Thursday, November 10, 2011
Midseason All-NFC South offense
By Pat Yasinskas
We’ve already unveiled our midseason All-NFC South defense. Now, it’s time for the offense.
As I said in the post on the defense, that’s not exactly the strong side of the ball in this division. The offense is the strong side and there were lots of tough choices. I felt I had to reach in a few cases on the defense. On the offense, I felt like I was forced to leave off some very good players.
Here’s the offense:
Tackle: Jordan Gross, Panthers. He’s been one of the best in the business for a long time. Gross has weathered some tough times, but, like a lot of other Carolina veterans, he’s been energized by the arrival of rookie quarterback Cam Newton.
Tackle: Donald Penn, Buccaneers. He’s gone from an undrafted free agent in 2006 to the Pro Bowl last season. Penn’s play has continued to improve this season and he’s one of the few Tampa Bay players who has performed consistently well this season.
Steve Smith is enjoying a career revival and already has as many receptions through Week 8 as he had all of last season.
Guard: Carl Nicks, Saints. Lots of people say Nicks and teammate Jahri Evans form the best guard tandem in the business. I think their play has fallen off a bit this year, but that might be because there’s been a lot of shuffling on the rest of the offensive line. But, on pure talent, Nicks remains an elite guard.
Guard: Davin Joseph, Buccaneers. I’m taking him over Evans (and Carolina’s Travelle Wharton, who got some consideration) because Joseph has been consistent.
Center: Ryan Kalil, Panthers. Carolina had the franchise tag on Kalil before signing him to a big contract in the preseason. Kalil hasn’t disappointed. He’s one of the league’s top centers and still has more upside.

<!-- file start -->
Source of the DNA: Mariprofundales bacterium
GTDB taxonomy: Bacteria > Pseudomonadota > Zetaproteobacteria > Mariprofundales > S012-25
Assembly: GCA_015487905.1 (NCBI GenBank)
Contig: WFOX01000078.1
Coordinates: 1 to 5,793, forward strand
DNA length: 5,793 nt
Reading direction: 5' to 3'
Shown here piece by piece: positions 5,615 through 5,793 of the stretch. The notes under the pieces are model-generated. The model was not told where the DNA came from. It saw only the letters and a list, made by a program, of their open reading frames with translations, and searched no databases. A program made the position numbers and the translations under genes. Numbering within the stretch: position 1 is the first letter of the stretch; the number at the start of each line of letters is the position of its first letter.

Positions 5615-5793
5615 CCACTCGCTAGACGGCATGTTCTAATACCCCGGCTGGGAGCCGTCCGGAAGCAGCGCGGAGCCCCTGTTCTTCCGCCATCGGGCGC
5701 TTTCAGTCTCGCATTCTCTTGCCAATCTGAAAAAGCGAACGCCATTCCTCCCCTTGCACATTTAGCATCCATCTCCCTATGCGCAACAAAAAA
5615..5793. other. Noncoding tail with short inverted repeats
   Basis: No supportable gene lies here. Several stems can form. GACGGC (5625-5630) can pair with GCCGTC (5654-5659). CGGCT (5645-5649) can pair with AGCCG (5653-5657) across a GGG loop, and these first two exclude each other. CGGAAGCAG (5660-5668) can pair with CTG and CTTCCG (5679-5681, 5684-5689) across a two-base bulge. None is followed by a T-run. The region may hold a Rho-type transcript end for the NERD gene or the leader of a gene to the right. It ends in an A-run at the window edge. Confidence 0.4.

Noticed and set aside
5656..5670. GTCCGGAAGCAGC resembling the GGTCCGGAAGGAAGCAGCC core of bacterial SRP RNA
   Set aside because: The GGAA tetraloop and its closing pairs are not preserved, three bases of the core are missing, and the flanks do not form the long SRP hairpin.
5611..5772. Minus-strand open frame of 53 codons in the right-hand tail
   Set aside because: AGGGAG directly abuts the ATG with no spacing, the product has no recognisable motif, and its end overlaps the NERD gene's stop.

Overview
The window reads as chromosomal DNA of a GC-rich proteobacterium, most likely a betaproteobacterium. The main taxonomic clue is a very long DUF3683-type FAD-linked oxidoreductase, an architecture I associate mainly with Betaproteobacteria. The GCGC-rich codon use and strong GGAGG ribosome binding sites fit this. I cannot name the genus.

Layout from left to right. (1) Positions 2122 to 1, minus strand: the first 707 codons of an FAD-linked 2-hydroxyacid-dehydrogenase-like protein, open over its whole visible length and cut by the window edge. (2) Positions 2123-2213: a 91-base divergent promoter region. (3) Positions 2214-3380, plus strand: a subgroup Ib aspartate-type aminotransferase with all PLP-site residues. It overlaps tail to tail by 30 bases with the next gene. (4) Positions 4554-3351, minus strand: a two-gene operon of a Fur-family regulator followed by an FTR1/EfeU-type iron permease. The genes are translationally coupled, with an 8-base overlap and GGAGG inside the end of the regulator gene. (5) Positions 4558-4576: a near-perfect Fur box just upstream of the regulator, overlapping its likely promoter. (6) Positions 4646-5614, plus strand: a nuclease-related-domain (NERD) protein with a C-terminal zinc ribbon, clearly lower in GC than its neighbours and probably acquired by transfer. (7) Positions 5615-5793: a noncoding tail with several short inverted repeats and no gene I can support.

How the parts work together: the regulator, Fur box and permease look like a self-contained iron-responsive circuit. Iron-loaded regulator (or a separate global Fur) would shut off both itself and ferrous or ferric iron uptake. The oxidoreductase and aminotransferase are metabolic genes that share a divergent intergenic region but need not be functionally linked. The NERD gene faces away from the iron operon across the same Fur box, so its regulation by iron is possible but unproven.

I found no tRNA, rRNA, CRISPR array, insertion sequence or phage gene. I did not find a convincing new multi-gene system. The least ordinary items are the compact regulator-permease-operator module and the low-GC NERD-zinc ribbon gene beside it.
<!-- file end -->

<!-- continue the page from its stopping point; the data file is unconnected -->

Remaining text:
Tight end:Jimmy Graham, Saints. In a division that’s loaded with talented tight ends, Graham stands above the rest, even though he’s only in his second season. He’s become a huge part of the offense and is on pace for somewhere around 100 catches. He presents all sorts of matchup problems for defenses and makes the Cover Two almost useless against the Saints.
Wide receiver: Steve Smith, Panthers. He’s having one of the best years of his career and no one has been more energized by Newton’s arrival than Smith.
Wide receiver: Marques Colston, Saints. Although Colston missed some time with a broken collarbone, he’s putting up nice stats. I picked him over Atlanta’s Roddy White, who slipped a bit in the first half of the season, but could explode at any time.
Running back: Michael Turner, Falcons. He’s on pace for almost 1,400 yards and 14 touchdowns. Perhaps the best news of all is Turner has his yards per carry average back up to 4.4, after it dipped to 4.1 last season.
Running back: Darren Sproles, Saints. I’m going with two running backs because it’s my team and I can make the rules. I’m also going with two running backs because Sproles deserves to be on this team. We knew this guy was a decent player in his San Diego days. But the Saints have put him in positions where he’s been great.
Fullback: Ovie Mughelli, Falcons. Yes, Mughelli’s done for the season with an injury. But, before that happened, he was clearly the best fullback in the NFC South. He provided excellent blocking for Turner and also was a bit of a threat as a receiver.
Quarterback: Drew Brees, Saints. He’s on pace for more than 5,000 passing yards and he clearly has been helped by the arrival of Sproles, a player Brees helped recruit. His 11 interceptions are a bit troubling, but you’re going to have some turnovers when you throw as often as the Saints.